Countries Have Accelerated Nuclear Security Improvements

In many countries, national commitments have been made to support broad-based improvements to nuclear security conditions. Among other improvements, two fewer countries hold nuclear weapons-usable materials than did in the 2016 NTI Index, and 13 countries have made important improvements to the ways in which they secure materials stocks.

Since the 2016 NTI Index, two additional countries, Argentina and Poland, removed or disposed of all highly enriched uranium within their territories. They join Austria, the Czech Republic, Hungary, Mexico, Sweden, Ukraine, Uzbekistan, and Vietnam—all of which similarly cleaned out their materials stockpiles between 2012 and 2016. The total number of countries with weapons-usable materials is now 22, down from more than 50 in the early 1990s and more than 40 in the early 2000s. The elimination of those materials reduces opportunities for interested terrorists and criminals to obtain weapons-usable nuclear materials.

Between 2016 and 2018, as measured by the NTI Index, countries with weapons-usable nuclear materials took a total of 82 actions[1] to improve nuclear security conditions, compared with 43 that were taken during the prior two-year period. Those actions include improvements to the core protection and control measures assessed in the NTI Index, such as (a) onsite physical protection, (b) control and accounting procedures, (c) mitigation of threats from within nuclear facilities (i.e., the risk that personnel with authorized access to materials could steal weapons-usable nuclear materials and/or potentially aid the terrorists or criminals who wish to obtain them), (d) physical security during transport, (e) response capabilities, and (f) cybersecurity of nuclear facilities.

Countries that still maintain stocks of weapons-usable nuclear materials—highly enriched uranium, separated plutonium, or fresh mixed-oxide fuel—accelerated the pace of their security improvements since 2016. Of the core protection areas measured in the NTI Index, countries made 30 tangible improvements since 2016, the majority of which were improvements to basic protection and security regulations such as insider threat prevention measures and physical security of materials during transport.[2] This progress compares to the 21 improvements countries made during the prior two-year period, 20 of which were improvements to cybersecurity measures.[3] In fact, of the 22 countries with weapons-usable nuclear materials, 16 improved their overall Theft Ranking score between 2016 and 2018.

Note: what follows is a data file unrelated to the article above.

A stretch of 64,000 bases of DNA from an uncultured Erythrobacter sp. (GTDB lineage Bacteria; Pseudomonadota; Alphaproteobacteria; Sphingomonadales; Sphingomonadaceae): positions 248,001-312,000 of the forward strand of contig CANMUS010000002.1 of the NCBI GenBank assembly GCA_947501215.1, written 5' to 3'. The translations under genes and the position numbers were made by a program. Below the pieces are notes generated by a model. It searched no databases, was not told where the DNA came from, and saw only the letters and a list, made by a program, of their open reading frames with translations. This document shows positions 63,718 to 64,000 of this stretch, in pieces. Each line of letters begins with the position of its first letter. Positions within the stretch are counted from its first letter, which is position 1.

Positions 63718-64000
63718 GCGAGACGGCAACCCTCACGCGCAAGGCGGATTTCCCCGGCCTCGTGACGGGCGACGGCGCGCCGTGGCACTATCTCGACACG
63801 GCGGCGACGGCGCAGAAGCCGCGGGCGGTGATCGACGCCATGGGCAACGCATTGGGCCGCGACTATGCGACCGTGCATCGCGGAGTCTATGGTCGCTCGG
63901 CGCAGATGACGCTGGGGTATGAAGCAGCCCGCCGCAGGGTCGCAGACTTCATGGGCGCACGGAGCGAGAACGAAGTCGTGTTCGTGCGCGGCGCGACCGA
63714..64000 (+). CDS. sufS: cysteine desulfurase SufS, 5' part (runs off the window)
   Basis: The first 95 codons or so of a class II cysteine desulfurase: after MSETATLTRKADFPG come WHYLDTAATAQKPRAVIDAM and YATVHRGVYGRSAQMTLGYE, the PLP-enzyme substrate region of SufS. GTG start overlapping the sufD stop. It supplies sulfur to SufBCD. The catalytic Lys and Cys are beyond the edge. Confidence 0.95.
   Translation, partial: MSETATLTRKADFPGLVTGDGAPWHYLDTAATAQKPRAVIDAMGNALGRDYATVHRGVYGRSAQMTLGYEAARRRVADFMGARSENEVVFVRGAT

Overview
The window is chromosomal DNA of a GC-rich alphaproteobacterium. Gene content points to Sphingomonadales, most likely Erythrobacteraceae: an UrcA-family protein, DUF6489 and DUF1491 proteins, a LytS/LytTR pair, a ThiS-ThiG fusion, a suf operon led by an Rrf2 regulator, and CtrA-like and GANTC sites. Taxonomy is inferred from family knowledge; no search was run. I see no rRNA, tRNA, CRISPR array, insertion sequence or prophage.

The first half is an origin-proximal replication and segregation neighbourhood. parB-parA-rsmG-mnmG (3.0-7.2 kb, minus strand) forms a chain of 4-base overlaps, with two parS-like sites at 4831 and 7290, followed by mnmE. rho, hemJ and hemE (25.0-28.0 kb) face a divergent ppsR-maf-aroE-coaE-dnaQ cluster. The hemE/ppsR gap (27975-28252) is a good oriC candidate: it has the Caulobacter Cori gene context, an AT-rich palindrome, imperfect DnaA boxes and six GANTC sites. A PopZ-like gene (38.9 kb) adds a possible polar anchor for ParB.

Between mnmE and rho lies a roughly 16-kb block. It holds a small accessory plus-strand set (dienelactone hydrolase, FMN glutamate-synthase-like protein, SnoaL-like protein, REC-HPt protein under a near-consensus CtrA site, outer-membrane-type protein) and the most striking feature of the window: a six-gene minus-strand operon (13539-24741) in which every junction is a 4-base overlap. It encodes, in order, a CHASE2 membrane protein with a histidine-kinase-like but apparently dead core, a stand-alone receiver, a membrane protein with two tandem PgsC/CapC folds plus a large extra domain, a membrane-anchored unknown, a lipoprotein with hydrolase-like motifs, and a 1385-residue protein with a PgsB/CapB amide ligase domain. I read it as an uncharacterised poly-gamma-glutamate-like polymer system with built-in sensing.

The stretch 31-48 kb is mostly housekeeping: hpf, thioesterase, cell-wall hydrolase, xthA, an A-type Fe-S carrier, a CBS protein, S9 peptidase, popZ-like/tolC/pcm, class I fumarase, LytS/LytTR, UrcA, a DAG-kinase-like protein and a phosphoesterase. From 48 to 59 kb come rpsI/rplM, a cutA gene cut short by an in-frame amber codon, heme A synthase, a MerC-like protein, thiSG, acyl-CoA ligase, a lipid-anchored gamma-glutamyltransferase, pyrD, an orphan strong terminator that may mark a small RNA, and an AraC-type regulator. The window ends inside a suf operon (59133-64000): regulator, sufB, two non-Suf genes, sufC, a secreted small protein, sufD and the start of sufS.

Those improvements include:

  • Reducing opportunities for theft. Since 2016, six countries took steps to reduce their quantities and sites of fissile materials.[4] Four countries, however, increased their quantities of weapons-usable nuclear materials.[5] The more materials and sites a country has, the greater its exposure to risk of theft.
  • Strengthening physical protection measures. Three countries took actions to improve physical security[6] and five countries passed new laws or regulations to mitigate the insider threat.[7] Such steps reduce the risk that personnel with authorized access could steal nuclear materials and/or potentially aid terrorists or criminals.
  • Improving the physical security of materials during transport. Five countries improved regulations dealing with the protection of nuclear materials when they are being moved and are most vulnerable to theft.[8]
  • Improving response capabilities. Three countries took steps to improve response capabilities which are part of a layered security system that can help authorities recover materials should they be stolen from a site.[9]
  • Making international legal commitments to nuclear materials security. Two countries signed on to either the 2005 Amendment to the International Convention on the Physical Protection of Nuclear Materials (CPP) or the International Convention for the Suppression of Acts of Nuclear Terrorism (ICSANT).[10]